In this issue of the journal, Alan Watson contributes perspectives from the Aldo Leopold Wilderness Research Institute on the wilderness values in the circumpolar north. Tarun Chhabra contributes an international perspective in his article on the Toda people of the upper Nilgiri plateau in southern India. The Toda culture has a rich and sacred connection to wild nature, specifically the buffalo and its milk and the wildland plants used in rituals, medicine and daily activities. The Wilderness Digest section announced the Bureau of Land Management primitive skills team winning the first Corrigall Wilderness Stewardship award.

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April, 2000

In this issue of the IJW, Kevin Proescholdt presents events and milestones of the Boundary Waters Wilderness, the most visited unit in the US National Wilderness Preservation System. David Parsons contributes to the Wilderness Digest with News from the Aldo Leopold Wilderness Research Institute. Parsons describes how science is essential for understanding and managing wilderness areas, and in turn how wilderness provides opportunities to scientifically explore (relatively) pristine areas.

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August, 2000

In this issue’s Soul of the Wilderness article, David Cole addresses the conflicting, desirable and important values of wilderness: wild, natural, un-crowded and free. John Shultis contributes commentary on how humans, while ultimately fearing that technology will destroy man-kind, increasingly rely on technological innovations to enjoy wilderness experiences. Ken Cordell and Jerry Stokes provide a perspective from the Forest Service on the social value of wilderness.

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December, 2000

Luna Leopold, son of Aldo Leopold, contribute to this issues Soul of the Wilderness. He talks about the experience of fear in a wild-landscape, and the clarity this provides in the context of modern life, science and technology. A team of authors (Arsuffi et. al.) provide a stewardship article on the San Marcos River Wetlands Projects, including restoration efforts and environmental education projects.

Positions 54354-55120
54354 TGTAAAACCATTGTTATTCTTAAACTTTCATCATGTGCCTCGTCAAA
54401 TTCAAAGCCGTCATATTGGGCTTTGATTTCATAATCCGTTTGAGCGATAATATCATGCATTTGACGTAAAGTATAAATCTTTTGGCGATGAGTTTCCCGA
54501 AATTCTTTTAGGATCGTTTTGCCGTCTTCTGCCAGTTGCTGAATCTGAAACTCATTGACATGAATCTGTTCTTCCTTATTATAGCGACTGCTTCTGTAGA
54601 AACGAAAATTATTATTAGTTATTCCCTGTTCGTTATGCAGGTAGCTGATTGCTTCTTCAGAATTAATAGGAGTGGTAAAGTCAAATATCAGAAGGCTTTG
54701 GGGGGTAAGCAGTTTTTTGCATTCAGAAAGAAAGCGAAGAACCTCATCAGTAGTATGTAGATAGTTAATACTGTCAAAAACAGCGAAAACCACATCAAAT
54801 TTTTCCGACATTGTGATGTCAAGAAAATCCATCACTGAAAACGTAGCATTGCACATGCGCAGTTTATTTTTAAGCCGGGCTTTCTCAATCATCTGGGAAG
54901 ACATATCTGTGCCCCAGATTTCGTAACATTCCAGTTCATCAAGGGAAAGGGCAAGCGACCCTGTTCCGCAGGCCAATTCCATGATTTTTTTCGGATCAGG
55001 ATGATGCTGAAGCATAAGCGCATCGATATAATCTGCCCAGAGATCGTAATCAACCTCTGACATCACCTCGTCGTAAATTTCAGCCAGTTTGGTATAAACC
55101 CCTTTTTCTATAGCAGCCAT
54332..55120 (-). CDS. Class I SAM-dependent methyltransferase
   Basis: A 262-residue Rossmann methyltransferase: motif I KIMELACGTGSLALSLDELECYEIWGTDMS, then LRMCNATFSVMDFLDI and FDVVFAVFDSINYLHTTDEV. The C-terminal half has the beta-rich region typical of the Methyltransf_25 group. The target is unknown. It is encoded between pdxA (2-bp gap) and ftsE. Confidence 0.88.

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April, 1999

A very interesting study is featured in the Science and Research section of this IJW. “Health-Related Knowledge and Preparedness of High-Altitude Wilderness Hikers in Colorado,” surveyed 126 hikers in Rocky Mountain National Park as to their knowledge of common wilderness-related illnesses and their level of preparedness for these issues. A large percentage of those interviewed were not prepared or knowledgeable about high-altitude risks. The majority of respondents were not adequately acclimated to the altitude prior to beginning their excursion.

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August, 1999

In the International Perspectives of this IJW, Andrew Muir describes Imbewu and the Opinion Leader Programmes of the Wilderness Leadership School. Both of these programs are aimed to rekindle the bond between South Africans and their land, a bond alienated by policies of colonization and apartheid. Also in this issue, John Shultis reviews two books: “Wilderness by Design: Landscape Architecture & the National Park Service,” by Ethan Carr; and “Building the National Parks: Historic Landscape Design and Construction,” by Linda Flint McClelland.

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December, 1999

Keith Kilbrun presents highlights from a Wilderness Therapy Conference at the University of Idaho in “Wilderness for Healing and Growing People.” And, Kenton Miller contributes to International Perspectives with commentary on the ecological services provided by wilderness and how these services support natural and human communities. He emphasizes that “For long-term survival, and therefore service to people and nature, these key sites (protected areas) need to be established and managed within a network of reserves connected by biodiversity-friendly corridors.”